I put tulips under all the pillows and then I set fire to the house.  Sounds dramatic, I’m sure. I mean, will forensics even know there was tulips there if everything is ashes by the time they get there?  I would know the tulips were there. I will always know. I will never forget. I bought those damn pillows. I remember researching which ones would enhance his quality of rest. The way you sleep impacts the way you live. He worked so hard, by the time he slept, I wanted it to be deep fruitful sleep.

She found a diamond bracelet in the back of the car.  My daughter found it while picking up some fruit loops that fell out of her mouth and rolled under the drivers seat.   Araina picked up the bracelet and dangled it in front of her face. When the light danced with the glass in the rear view mirror, I snapped out of my mommy daze. “What is that, Araina?” “Your pretty bracelet, Mommy.” I turned green with envy.  My heart began to bleed. The last time we saw a movie, we fought through the first 30 minutes and left early.  He was drooling over the main character.  I found this to be disturbing and pathetic because it was one of those graphically enhanced movies like “Avatar.”  “You’re getting horny over a computerized character!?” He just rolled his eyes at me.  The chick wasn’t even human.  I should have known then that we were a mess. I can’t compete with imagination. I should have known our reality was being invaded. Who was invading our reality?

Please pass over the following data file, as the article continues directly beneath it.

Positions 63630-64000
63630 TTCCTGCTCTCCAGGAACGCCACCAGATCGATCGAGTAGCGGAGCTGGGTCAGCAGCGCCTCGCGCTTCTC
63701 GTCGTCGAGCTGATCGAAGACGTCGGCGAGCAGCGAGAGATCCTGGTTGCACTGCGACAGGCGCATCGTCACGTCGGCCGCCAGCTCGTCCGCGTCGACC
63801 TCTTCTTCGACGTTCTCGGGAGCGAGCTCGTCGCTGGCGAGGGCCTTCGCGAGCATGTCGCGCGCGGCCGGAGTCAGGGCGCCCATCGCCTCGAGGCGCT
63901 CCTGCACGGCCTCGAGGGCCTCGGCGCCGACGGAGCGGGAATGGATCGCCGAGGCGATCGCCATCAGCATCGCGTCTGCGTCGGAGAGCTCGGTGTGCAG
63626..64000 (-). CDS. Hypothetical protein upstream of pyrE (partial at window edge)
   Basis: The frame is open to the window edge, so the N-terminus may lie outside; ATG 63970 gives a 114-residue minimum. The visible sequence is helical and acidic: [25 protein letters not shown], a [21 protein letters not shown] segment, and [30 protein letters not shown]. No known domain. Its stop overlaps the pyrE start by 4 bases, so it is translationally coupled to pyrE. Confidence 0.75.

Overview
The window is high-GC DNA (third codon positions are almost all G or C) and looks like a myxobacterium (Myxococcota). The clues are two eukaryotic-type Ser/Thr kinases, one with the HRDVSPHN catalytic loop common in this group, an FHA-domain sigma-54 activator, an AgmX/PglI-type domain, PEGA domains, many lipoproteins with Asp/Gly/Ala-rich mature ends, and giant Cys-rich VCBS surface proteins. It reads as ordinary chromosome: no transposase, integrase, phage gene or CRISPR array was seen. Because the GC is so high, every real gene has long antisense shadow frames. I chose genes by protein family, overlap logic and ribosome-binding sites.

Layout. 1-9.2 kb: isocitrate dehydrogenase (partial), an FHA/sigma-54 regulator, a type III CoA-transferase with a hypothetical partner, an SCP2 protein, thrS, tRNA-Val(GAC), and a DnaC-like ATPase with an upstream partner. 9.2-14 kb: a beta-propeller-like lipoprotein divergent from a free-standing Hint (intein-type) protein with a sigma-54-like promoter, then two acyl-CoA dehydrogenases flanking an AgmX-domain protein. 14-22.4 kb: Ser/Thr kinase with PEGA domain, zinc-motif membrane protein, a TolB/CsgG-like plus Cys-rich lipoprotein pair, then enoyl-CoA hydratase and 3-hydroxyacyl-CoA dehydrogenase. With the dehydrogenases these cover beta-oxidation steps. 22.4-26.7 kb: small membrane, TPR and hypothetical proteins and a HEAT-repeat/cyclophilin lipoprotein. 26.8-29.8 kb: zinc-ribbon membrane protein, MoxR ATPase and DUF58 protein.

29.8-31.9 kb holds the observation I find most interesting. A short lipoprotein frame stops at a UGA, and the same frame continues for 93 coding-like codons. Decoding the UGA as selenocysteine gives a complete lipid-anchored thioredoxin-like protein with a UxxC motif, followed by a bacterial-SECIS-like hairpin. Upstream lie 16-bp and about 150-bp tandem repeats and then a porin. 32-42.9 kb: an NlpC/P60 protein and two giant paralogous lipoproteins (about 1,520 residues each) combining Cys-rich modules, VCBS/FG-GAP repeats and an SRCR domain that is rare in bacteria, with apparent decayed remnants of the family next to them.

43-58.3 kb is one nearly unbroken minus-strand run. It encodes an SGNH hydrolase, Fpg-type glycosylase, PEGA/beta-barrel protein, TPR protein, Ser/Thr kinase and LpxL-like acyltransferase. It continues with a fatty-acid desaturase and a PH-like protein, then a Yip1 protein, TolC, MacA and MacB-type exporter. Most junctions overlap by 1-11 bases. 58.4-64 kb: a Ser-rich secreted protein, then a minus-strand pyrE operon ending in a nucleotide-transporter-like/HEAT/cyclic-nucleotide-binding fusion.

I prayed it wasn’t something cliche like a chick at work or an Instagram model.  It was both!  Apparently, Lily was an aspiring actress.  She was a brand ambassador and a party promoter but that wasn’t bringing home the bacon. She decided to get a second job working for my husbands telemarketing company.

One late night when I surprised my husband with an under the covers “special treat”, the taste of lipstick left a residue on my tongue.  I could smell baby wipes and cologne.  We were arguing so I don’t think he expected my mouth to replace his alarm clock.  We were both surprised. He denied my blatant accusations. He labeled me abusive when I smacked him. I knew I was right though.  I knew something was going on.  One night while he was overseeing the OT crew, I hired a sitter and drove the 17 miles to the job. In a true act of absurdity and a visual reenactment of every urban novel ever read…there they were.